BY ROSE FORSTER

I’m about to go home. It’s been four months that have been both exhilarating and exhausting. I’ve been surrounded by people I love, I’ve been completely lonely, and everything in between. Now that it’s time for me to head home, here are a few things that this experience has taught me.  

Leaving is Hard, but Necessary 

Something I’ve often struggled with, because I move around a lot, is making connections with people. I’m always acutely aware of the fact that I will be leaving eventually, and I’m worried that connecting with people emotionally will make leaving so much harder. That is definitely true, but every time I do leave a place, I’m reminded of the fact that friendships can last despite distance. For every casual friendship that falls apart when I leave a place, there’s a friendship I maintain. I now have places to stay when I next decide to visit England, or Germany, and I can offer the same of LA. Technology makes it so easy to stay in touch with people, and because so many friendships are conducted online,  it’s important not to devalue them for that reason. My friends and I may have cried when we said goodbye to each other, but our reunions will be so much sweeter.  

 

Your Life Is On Hold

Something that I found difficult was that life back home moves on without you. I’m very involved in life at UCLA, and it’s really hard to keep up with things that are happening while you’re not there. As the music director of an a cappella group, I faced a lot of challenges. (You can see me on the phone via FaceTime in the photo above, during our first meeting of the quarter). I couldn’t teach music over FaceTime, and sending recordings and notes could only get me so far. Additionally, half of our group is made up of new singers whom I’ve never met. Having to keep up with life back home can make you feel stuck in the place where you are. But try to remember that this is time you have earned to live life somewhere new! If it gets overwhelming, you are well within your rights to take a break from life back home and focus on the present. I’m excited to get back to UCLA, but I will have to catch up on certain things when I get home, and that’s also part of the deal.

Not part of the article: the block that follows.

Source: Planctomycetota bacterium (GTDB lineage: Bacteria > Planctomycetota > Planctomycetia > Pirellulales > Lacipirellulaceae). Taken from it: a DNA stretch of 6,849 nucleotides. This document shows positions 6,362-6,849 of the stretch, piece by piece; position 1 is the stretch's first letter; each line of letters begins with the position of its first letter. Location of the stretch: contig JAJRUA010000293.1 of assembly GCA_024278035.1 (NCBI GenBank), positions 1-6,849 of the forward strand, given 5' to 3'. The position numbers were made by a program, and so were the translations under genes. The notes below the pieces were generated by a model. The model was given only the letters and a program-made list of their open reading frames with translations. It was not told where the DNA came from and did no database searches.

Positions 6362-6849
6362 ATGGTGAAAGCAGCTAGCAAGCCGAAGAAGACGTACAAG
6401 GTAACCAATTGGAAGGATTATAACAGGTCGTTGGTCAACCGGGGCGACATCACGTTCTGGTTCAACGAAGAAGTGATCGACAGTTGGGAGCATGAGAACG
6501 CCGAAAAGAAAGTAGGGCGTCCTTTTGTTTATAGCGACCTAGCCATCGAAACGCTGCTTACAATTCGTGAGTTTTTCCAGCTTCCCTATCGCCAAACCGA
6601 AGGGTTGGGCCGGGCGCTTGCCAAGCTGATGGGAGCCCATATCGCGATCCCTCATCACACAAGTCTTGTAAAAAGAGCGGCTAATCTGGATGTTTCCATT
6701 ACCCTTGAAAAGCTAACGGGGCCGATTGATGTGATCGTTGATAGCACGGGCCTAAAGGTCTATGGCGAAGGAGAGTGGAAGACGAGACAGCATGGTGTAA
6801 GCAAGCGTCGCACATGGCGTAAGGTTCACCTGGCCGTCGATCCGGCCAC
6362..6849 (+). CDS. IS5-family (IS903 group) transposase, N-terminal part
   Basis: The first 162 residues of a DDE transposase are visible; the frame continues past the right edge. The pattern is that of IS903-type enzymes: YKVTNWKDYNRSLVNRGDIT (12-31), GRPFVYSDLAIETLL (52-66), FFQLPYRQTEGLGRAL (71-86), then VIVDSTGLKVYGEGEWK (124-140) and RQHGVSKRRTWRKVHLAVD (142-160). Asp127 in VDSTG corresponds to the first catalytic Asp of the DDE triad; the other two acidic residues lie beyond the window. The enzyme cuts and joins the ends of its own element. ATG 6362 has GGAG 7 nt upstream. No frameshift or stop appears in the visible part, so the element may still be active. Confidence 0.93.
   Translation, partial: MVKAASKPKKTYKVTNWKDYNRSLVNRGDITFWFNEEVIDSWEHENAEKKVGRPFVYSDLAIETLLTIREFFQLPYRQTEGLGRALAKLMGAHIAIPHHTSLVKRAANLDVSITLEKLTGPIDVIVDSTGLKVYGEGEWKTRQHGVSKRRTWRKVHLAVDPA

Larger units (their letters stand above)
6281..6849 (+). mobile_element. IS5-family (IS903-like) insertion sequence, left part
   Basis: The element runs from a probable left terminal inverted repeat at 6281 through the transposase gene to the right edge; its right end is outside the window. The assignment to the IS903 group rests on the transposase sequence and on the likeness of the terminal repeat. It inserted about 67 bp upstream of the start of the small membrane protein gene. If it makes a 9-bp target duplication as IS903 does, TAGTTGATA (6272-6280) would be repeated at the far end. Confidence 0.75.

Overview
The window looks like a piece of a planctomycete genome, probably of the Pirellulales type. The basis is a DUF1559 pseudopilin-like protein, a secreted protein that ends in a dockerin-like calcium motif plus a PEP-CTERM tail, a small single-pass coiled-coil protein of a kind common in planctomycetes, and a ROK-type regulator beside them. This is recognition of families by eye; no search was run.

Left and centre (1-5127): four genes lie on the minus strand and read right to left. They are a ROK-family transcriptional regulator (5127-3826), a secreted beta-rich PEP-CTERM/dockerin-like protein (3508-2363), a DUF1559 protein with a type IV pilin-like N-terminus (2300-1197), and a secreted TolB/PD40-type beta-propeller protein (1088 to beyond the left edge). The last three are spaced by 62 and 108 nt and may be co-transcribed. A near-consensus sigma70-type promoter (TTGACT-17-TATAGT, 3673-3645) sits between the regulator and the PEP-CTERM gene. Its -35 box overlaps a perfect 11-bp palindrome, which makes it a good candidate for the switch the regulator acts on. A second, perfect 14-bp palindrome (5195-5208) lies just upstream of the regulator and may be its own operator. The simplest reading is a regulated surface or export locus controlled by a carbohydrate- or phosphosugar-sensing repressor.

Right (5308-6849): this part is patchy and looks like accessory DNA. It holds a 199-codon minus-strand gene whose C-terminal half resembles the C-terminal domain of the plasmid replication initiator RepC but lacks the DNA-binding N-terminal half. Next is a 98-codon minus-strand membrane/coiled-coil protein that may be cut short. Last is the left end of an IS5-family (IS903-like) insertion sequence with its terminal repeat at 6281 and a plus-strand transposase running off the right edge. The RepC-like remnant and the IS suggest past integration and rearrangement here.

You Have to Leave to Come Home 

I have grown so much as a person, and I don’t even know the extent of it yet. Studying abroad changes you in very subtle ways, and I’m sure I won’t understand all of it until I’ve returned home and settled back in. I know now that I can spend lots of time alone, but I am an extrovert, and living with other people makes me happy. I know that I will get to the airport way earlier than I need to, so I need other people to balance out my anal-retentiveness. I know that I am resourceful when faced with a challenge, and I can help myself through any problem. Coming home is such an invigorating feeling. I love doing it every time. It makes you understand more about your worth as a person. I know a lot more about another culture now, and that can only help me in the long run. 

It’s been a wild adventure, and now I have to go home and use the experiences I’ve picked up at UCLA. Honestly, I’m so excited.